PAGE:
After the election, the University of New Mexico’s president issued a message acknowledging that students are feeling unsafe and urging people to respect each other. But hundreds of faculty members, students and even administrators are saying that’s not enough.
So far, there are pages and pages of signatures attached to a letter to President Bob Frank calling for the university to protect students. Rafael Martinez is an instructor in Chicano and Chicana Studies, and teaches a class on immigration and assimilation. He co-authored the letter, which hasn’t been submitted yet. "We need to know exactly what steps is the university willing to take to be able to secure—actually physically secure—students in case of a hate crime," he said. "What services do we have offered to the students?"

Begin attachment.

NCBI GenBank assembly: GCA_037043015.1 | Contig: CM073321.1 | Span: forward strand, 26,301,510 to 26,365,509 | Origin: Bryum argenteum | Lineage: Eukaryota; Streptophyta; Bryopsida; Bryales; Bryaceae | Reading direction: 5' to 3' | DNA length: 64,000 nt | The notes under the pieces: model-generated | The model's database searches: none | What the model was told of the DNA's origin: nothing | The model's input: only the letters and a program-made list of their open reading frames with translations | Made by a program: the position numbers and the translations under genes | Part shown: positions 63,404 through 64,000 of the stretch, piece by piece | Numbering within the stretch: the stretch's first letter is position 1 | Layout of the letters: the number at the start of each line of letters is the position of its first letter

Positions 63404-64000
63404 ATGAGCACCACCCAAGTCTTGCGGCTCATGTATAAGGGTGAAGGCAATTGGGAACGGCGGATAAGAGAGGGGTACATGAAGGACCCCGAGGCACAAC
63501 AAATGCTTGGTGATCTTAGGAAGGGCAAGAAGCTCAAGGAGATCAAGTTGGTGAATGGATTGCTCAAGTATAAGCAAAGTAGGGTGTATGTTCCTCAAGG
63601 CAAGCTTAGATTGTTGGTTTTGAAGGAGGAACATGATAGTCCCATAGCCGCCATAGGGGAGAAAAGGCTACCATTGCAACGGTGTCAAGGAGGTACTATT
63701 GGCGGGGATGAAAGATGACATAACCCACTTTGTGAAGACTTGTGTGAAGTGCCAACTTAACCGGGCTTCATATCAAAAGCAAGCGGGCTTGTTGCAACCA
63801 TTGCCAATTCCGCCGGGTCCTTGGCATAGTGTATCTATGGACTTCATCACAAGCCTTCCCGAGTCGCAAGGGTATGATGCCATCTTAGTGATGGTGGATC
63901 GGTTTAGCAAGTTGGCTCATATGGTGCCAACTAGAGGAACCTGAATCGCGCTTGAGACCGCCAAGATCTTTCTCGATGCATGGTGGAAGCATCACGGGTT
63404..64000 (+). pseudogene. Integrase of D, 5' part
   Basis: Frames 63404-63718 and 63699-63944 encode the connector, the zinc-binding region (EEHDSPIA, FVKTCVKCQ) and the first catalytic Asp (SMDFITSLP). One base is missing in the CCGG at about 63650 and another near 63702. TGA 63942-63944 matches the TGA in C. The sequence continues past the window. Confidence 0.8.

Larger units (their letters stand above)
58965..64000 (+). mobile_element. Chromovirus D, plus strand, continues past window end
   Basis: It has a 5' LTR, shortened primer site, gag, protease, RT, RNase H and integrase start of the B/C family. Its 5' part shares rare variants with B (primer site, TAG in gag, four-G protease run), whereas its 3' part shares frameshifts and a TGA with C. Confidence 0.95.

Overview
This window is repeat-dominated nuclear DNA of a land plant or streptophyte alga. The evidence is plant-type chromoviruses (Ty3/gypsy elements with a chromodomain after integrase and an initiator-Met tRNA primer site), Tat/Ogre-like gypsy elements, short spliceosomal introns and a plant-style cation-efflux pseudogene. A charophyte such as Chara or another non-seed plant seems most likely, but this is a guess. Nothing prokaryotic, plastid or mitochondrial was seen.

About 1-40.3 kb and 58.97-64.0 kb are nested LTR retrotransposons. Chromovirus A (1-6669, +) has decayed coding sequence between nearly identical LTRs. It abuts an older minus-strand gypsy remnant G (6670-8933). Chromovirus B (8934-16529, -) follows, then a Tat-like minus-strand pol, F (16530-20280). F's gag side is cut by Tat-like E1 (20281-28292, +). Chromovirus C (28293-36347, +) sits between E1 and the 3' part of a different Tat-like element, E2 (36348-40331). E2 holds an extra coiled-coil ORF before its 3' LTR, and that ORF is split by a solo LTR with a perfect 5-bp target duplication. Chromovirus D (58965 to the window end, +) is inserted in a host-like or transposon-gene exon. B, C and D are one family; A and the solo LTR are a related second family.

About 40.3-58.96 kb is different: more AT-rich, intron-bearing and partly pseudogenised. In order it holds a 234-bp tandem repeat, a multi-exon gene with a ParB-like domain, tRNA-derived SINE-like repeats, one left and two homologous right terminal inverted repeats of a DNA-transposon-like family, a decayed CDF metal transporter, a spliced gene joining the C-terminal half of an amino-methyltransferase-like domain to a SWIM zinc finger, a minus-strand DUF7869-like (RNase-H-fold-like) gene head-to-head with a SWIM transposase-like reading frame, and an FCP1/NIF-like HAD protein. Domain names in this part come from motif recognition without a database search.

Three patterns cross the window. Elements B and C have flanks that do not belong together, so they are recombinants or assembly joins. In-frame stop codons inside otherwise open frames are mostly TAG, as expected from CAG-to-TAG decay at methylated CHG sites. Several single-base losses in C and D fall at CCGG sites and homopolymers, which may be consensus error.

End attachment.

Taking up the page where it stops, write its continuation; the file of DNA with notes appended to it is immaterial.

The letter leans on UNM to ask U.S. Immigration and Customs Enforcement not to conduct sweeps on campus. Martinez said the university should also be prepared to intervene in cases where students are being deported. "What prompted me in helping draft this letter was to be able to take action, and tomorrow I could tell students, 'Well this is one example of how we’re making sure that we provide a safe space.' "
Signees are asking about the concrete ways UNM will provide safety to students, faculty or staff who face the possibility of shifting law around their immigration status.